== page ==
Gender Stereotyping Of The English Language, And Louis Gould 's X : A Fabulous Child 's Story

Gender Stereotyping Of The English Language, And Louis Gould 's X : A Fabulous Child 's Story

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The stereotyping of gender in modern society has become so deeply engrained in our culture that it often goes unnoticed. Laurel Richardson’s “Gender Stereotyping in the English Language” and Louis Gould’s “X: A Fabulous Child’s Story” are two readings which highlight the importance we tend to place on gender norms in addition to the consequences gender typecasting may have on people in regards to their identity. Throughout their articles, Gould and Richardson both explain the ways in which a gender-based vocabulary demonstrates and encourages internalized societal beliefs about the roles of men and women.
In “Gender Stereotyping in the English Language”, Richardson explains just how deeply embedded gender distinctions have become in our culture and the harm they are permitted to bring to the different sexes as a whole. At the beginning of her article Richardson explains that “everyone in our society; regardless of class, ethnicity, sex, age, or race, is exposed to the same language, the language of the dominant culture.” (Richardson, 1981) Specifically, she highlights the dominance men have over women in society. Richardson clearly declares that women do not have a fully autonomous existence but rather exist as a part of man. (Richardson, 1981) This idea perpetuates sexism and the existence of the patriarchy, in addition to forcing both men and women to mold themselves to fit into gender norms.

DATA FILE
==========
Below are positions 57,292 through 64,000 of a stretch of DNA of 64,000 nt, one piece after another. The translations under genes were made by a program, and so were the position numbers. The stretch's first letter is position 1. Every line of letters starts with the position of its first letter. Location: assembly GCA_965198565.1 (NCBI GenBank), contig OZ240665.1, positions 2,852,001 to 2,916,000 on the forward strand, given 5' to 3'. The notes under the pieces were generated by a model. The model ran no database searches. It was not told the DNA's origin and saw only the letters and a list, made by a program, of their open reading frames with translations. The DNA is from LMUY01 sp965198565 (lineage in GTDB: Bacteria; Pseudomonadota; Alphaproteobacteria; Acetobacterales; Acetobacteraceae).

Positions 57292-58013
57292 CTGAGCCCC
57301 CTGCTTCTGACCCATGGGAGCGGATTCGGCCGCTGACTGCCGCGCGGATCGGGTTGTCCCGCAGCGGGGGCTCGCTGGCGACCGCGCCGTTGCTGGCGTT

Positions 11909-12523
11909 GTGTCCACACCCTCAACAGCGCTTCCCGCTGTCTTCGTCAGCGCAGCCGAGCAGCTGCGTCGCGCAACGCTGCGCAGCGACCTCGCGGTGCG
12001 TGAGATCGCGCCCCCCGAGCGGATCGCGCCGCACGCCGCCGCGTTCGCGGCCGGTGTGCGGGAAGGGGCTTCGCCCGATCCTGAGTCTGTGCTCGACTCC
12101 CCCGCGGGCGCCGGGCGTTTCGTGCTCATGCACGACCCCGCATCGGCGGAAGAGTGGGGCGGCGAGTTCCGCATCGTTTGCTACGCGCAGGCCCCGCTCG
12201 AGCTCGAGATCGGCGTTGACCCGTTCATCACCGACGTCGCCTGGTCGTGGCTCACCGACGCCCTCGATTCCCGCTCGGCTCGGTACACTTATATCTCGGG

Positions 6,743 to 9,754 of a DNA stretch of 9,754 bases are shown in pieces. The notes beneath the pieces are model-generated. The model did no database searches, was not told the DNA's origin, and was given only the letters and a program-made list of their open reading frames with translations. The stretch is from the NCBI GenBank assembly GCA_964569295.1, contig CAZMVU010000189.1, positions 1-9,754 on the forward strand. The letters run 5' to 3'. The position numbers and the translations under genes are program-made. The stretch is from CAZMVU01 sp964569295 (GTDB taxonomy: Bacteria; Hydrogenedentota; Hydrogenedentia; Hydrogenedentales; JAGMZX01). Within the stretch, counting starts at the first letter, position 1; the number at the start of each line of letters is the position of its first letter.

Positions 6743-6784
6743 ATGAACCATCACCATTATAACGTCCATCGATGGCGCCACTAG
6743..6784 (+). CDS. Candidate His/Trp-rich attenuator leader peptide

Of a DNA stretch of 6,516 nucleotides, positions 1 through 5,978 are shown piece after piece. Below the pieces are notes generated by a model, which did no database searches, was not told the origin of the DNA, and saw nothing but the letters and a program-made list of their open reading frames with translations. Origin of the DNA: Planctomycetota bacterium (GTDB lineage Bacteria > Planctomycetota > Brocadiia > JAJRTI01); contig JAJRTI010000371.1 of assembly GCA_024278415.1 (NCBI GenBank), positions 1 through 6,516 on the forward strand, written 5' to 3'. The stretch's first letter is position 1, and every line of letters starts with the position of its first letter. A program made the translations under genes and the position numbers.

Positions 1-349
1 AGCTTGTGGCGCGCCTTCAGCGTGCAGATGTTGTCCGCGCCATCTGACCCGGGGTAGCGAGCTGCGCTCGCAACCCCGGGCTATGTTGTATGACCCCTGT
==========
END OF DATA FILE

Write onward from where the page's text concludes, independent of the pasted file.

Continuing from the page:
“The illusion of sex differences stems from the great importance of gender in shaping individual identities and interactions in real life.” (Chrisler, 1995) Gould’s short story “X: A Fabulous Child’s Story” exposes how people strive to connect gender with identity and personality. Gould seeks to demonstrate how a child may adapt to soci...


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...inst women is more than a mere pipe dream; she highlights real, important issues that a society might face rather than proposing an idealistic revolution. While the erasure of gender could potentially be beneficial in future years, we must first address problems embedded in patriarchy and sexism before considering the uprooting of gender norms.
Laurel Richardson and Louis Gould both wrote moving, inspirational pieces on gender stereotyping. Richardson composed a passionate, acrimonious article about the problems society faces through sexist vocabulary, while Gould devised a light, humorous story with hard-hitting morals that would later become a children’s book. Although different in nature and style, both readings are effective in showing the importance gender stereotyping has on modern society and the harm it may cause when it is used excessively, as it is today.

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